Decorative patterns may also be incorporated into the shape of the article such as shown in FIG. 4. In this embodiment of the present invention, designs and decorative patterns such as multiple bend lines 24 and contour 25 are embossed and contoured using steel rules in combination with bending and deformation provided manually, or through the use of molds or mechanical frames and bending equipment as an additional process step.
Also, as shown in FIG. 5, additional multiple sheets of flexible foam 26 and inserts such as insert 28 may be incorporated into the article to provide additional design emphasis and/or to provide further padding for comfort.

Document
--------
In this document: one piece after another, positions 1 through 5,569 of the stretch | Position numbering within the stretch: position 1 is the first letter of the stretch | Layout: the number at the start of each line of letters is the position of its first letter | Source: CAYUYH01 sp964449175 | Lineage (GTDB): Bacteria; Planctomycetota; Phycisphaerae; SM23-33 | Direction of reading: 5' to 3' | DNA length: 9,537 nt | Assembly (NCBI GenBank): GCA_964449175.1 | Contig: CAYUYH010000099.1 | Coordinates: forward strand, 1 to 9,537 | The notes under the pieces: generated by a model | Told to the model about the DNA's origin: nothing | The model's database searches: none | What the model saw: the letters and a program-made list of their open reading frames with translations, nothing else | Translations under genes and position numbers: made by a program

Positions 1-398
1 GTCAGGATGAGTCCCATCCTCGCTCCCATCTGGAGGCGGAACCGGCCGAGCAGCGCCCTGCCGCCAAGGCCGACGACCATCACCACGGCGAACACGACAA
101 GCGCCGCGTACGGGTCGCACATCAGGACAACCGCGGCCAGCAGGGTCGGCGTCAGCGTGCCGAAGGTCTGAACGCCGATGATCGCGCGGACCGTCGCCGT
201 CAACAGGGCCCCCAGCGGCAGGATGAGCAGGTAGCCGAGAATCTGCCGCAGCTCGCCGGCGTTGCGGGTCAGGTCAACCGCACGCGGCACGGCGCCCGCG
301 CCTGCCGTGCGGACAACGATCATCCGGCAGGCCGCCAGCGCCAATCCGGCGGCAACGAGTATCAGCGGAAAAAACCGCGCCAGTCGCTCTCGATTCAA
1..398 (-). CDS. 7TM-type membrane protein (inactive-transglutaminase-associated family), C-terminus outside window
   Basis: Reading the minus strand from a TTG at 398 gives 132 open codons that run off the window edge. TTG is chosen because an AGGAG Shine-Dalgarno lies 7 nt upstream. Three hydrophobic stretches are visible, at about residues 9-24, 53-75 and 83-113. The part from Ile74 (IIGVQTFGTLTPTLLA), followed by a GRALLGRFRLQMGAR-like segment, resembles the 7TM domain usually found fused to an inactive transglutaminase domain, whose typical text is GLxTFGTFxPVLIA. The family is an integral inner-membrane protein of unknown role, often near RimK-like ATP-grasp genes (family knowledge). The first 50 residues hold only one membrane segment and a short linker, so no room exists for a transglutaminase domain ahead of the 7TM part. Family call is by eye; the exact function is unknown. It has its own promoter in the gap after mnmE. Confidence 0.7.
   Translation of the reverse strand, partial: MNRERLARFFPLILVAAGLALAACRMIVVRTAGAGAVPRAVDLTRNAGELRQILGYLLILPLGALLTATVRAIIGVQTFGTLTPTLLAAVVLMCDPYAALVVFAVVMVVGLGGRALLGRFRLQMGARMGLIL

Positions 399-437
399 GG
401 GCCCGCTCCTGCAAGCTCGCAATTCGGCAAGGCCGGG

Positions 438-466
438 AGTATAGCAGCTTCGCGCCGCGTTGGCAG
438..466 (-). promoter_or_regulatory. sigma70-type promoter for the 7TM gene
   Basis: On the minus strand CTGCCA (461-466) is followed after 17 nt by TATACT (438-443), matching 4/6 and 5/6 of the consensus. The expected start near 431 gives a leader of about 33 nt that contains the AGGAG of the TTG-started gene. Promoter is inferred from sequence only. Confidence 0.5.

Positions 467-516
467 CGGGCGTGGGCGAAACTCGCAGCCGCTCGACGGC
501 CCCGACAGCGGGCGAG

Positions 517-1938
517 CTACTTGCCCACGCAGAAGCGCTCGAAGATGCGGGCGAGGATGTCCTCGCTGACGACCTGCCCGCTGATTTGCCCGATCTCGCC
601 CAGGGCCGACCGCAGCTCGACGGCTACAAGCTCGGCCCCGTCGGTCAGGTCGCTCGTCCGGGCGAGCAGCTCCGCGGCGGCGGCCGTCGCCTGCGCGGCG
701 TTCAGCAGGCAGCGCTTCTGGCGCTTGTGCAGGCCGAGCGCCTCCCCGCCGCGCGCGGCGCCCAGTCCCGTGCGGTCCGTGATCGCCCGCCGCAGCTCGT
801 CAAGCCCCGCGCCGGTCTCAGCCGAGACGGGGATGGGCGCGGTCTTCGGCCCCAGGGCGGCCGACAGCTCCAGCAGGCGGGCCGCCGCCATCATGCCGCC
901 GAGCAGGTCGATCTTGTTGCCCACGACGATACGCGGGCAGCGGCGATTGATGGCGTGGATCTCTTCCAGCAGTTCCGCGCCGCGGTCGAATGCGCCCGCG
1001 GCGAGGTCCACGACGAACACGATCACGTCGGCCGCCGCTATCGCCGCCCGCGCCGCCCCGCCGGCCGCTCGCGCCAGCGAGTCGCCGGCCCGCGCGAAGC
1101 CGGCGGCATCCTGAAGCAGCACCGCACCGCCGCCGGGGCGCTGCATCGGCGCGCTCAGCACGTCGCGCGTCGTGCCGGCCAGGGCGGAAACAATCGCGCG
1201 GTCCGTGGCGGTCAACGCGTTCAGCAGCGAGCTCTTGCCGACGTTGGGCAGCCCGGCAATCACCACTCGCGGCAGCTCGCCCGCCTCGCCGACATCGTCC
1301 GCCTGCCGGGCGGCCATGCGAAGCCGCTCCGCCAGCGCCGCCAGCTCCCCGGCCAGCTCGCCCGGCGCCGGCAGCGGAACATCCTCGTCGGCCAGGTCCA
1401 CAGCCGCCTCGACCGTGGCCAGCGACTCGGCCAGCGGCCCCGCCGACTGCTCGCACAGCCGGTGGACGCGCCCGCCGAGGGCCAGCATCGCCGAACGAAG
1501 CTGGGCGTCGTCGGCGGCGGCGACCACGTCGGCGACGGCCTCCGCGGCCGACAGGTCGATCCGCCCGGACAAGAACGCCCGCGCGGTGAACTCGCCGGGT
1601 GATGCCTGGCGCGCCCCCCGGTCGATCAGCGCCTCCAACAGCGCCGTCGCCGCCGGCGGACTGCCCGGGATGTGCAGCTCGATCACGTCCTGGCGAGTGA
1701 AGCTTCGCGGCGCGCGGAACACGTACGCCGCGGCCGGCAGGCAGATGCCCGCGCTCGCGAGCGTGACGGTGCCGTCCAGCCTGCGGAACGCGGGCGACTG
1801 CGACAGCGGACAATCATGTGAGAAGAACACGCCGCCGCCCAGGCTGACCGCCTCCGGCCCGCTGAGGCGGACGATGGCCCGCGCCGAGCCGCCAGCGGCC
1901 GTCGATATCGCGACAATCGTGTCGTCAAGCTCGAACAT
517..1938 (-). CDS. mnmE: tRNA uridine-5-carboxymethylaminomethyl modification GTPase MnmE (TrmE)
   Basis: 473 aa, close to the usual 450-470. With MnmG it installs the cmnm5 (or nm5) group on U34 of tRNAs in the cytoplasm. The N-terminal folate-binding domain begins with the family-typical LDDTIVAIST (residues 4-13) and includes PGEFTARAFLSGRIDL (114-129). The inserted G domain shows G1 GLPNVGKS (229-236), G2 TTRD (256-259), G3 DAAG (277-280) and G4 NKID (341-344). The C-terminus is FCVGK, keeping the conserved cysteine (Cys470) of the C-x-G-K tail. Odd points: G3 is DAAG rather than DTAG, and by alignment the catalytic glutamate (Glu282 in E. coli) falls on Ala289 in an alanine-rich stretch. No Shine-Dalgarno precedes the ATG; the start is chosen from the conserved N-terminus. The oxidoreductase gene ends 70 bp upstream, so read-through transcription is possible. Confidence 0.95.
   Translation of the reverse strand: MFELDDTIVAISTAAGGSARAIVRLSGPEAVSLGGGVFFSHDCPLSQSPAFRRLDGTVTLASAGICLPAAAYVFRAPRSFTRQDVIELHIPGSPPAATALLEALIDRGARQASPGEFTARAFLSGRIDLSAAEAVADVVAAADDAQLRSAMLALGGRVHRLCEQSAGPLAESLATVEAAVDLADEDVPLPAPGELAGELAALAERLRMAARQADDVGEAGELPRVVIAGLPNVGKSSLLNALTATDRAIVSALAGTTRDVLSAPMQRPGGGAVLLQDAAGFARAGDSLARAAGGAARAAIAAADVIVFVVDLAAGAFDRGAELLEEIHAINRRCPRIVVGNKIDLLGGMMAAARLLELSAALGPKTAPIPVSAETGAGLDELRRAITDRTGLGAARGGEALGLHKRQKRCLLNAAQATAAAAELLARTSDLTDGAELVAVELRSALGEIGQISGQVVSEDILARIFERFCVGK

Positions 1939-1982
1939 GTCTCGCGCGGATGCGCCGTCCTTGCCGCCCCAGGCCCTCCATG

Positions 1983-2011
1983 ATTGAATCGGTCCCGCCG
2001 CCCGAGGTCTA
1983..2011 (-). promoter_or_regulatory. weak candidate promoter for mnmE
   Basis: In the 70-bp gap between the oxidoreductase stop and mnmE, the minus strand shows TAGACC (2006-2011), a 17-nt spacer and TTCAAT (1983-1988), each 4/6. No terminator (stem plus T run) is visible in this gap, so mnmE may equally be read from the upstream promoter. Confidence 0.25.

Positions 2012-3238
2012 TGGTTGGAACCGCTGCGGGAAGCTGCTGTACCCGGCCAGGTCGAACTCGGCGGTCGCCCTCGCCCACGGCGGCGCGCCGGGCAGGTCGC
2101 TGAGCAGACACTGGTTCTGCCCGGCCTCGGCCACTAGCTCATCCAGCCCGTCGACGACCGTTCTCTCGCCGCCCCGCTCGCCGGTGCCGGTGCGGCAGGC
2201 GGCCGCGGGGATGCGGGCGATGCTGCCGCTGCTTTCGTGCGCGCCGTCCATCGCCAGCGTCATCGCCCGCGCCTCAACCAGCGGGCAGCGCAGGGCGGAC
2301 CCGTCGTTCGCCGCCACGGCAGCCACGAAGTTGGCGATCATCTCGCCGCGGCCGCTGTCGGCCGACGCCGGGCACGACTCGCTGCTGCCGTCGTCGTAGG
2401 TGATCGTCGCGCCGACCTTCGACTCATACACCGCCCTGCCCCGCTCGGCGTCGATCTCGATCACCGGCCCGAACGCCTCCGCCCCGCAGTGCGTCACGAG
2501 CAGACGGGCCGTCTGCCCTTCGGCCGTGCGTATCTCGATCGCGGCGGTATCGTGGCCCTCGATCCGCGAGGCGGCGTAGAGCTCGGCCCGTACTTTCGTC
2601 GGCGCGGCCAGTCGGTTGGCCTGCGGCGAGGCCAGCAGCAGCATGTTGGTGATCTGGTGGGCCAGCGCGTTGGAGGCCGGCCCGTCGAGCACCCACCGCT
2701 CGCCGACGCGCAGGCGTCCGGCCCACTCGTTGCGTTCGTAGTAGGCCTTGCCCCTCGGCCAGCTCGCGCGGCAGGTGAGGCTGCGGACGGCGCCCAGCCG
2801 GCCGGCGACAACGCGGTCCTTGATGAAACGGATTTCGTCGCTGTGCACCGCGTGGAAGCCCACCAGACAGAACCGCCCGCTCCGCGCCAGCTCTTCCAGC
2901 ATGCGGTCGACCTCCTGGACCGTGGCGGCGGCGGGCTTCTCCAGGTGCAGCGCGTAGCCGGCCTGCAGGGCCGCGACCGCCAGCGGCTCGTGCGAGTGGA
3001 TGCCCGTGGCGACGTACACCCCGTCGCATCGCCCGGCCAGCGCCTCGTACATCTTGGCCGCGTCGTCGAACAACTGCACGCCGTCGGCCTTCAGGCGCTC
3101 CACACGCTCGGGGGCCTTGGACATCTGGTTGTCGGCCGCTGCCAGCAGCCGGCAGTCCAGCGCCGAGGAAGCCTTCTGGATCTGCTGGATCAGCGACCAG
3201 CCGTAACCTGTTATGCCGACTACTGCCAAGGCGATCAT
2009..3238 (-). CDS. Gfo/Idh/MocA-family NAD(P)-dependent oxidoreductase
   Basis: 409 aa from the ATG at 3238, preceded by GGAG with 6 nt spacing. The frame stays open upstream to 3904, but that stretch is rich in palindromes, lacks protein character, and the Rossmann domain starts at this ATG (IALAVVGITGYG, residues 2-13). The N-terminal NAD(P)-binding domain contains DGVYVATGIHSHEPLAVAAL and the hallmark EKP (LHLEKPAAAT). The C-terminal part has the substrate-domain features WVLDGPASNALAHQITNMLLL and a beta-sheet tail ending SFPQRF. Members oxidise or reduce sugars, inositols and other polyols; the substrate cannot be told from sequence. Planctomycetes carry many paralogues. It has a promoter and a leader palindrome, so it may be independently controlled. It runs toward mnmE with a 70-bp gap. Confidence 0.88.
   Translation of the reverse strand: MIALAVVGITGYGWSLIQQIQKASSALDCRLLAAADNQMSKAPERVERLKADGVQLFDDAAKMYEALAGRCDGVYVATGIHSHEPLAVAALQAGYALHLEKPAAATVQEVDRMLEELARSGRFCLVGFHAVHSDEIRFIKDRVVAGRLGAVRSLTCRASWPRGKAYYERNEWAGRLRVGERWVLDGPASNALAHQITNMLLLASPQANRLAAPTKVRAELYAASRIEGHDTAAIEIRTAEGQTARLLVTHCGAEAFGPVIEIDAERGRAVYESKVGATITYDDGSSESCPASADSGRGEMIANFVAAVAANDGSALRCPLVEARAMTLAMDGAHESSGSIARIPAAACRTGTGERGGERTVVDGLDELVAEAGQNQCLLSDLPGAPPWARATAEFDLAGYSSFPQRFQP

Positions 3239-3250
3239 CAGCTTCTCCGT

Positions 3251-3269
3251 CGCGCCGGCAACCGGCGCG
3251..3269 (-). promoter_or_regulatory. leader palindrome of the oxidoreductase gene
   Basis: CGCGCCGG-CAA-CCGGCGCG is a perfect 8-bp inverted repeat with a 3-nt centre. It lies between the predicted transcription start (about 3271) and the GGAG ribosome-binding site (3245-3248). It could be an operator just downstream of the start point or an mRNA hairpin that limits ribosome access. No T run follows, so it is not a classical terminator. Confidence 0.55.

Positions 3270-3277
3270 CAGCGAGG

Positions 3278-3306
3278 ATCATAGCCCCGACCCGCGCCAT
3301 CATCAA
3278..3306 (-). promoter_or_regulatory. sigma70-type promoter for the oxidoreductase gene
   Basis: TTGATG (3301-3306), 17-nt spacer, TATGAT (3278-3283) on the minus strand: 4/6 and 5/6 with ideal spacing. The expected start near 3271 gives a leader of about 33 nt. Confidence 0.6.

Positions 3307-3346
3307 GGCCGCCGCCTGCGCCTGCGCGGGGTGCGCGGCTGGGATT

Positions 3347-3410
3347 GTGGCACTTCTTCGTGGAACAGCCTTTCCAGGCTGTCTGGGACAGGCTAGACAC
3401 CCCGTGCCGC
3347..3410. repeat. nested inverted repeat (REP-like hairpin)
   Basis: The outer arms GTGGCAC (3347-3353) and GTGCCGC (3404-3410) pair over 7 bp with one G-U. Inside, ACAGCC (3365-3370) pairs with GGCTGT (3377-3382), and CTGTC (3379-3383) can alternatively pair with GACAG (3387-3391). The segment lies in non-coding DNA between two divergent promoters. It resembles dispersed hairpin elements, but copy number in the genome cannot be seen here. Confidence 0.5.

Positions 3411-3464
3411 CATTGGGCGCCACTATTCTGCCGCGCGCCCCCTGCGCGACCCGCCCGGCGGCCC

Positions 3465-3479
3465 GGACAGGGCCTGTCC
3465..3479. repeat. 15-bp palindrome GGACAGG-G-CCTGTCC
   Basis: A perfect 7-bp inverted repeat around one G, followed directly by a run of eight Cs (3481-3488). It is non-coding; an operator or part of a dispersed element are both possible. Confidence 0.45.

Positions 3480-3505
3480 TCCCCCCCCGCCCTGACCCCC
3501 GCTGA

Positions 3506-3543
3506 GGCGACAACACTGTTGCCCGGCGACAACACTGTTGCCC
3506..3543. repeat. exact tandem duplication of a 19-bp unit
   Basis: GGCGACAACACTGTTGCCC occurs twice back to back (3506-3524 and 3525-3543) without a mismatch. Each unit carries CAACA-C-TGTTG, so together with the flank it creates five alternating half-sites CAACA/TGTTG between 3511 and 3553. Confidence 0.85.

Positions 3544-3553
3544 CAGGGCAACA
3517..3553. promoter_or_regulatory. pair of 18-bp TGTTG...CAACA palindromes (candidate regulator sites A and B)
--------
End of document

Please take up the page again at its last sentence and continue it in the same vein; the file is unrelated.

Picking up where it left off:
In another alternative embodiment of the present invention, a shaped article may be molded into a rigid shell made of, for example, ABS plastic or fiberglass. An adhesive layer is then placed between the article and the shell, bonding the two together. The rigid material may be disposed between two or more sections of the composite article to provide a rigid support structure which serves to further maintain the desired shape of the article.
It will be appreciated that other features for support and design enhancement can be incorporated in various embodiments of the articles made in accordance with the present inventive method. These include webbing, the incorporation of spring forms, stiff foam, hard inserts, additional foam, meshed material, cloth or wadding between foam layers or on top of them.